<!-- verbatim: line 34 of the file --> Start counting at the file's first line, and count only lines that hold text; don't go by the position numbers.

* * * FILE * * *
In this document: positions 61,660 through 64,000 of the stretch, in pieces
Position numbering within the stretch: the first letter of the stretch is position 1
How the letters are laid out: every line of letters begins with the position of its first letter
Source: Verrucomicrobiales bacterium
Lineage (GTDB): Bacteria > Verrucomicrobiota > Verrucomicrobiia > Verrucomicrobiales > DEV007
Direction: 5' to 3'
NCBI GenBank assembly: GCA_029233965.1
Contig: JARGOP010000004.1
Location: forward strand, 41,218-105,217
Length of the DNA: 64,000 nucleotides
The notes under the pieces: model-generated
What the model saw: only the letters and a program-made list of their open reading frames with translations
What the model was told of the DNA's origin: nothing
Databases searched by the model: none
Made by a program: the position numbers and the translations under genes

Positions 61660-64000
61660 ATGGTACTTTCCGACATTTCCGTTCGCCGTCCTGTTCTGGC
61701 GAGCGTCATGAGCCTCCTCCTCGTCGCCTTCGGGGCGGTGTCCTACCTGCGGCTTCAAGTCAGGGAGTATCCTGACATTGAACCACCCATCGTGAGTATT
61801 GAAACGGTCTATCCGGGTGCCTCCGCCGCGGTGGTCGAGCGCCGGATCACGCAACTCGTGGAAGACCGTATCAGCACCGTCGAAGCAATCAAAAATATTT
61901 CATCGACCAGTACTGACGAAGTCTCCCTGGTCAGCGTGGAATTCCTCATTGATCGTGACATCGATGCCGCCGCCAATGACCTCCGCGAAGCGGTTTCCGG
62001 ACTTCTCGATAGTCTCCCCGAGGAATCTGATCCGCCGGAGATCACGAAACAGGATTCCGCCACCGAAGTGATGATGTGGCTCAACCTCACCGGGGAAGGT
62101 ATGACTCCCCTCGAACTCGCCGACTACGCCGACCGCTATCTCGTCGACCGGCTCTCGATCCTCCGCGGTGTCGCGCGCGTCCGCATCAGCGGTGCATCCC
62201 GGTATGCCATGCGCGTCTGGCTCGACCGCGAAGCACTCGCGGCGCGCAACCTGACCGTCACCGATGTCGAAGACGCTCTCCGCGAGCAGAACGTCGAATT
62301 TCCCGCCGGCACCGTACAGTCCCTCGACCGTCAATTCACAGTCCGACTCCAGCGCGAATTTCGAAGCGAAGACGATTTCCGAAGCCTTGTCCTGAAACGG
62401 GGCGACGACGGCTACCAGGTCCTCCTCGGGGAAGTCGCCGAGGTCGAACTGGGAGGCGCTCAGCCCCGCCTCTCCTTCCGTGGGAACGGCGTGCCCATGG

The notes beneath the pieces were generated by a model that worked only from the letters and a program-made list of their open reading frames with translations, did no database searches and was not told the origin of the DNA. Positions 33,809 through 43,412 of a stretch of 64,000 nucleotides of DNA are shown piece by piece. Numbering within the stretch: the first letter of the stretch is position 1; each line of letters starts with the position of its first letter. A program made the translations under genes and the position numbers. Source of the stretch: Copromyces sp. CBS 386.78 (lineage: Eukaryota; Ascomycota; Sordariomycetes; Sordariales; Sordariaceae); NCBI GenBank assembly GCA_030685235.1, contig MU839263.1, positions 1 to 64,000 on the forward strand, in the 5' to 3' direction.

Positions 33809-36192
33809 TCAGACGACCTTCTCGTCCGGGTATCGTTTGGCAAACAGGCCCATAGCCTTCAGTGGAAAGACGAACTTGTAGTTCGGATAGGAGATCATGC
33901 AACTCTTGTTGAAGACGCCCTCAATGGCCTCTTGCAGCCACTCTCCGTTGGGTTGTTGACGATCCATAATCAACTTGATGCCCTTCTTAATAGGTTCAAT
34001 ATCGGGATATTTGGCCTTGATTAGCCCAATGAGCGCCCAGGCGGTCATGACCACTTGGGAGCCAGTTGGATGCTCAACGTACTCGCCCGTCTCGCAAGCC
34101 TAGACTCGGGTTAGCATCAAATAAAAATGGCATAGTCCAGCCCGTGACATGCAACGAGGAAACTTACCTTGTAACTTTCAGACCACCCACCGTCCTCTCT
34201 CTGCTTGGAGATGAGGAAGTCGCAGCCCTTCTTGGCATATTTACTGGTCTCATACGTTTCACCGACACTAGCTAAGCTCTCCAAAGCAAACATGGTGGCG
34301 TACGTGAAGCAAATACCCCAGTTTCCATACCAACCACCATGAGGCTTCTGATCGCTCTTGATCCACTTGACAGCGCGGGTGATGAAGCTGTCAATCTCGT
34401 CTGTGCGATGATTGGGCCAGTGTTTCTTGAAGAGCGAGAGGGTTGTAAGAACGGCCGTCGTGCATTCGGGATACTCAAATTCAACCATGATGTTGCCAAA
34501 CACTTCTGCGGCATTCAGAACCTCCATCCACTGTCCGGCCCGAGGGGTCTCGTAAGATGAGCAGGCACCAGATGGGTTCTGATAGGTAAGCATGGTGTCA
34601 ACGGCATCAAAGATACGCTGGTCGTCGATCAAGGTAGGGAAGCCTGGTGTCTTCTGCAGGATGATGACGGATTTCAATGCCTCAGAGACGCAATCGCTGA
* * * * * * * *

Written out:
34401 CTGTGCGATGATTGGGCCAGTGTTTCTTGAAGAGCGAGAGGGTTGTAAGAACGGCCGTCGTGCATTCGGGATACTCAAATTCAACCATGATGTTGCCAAA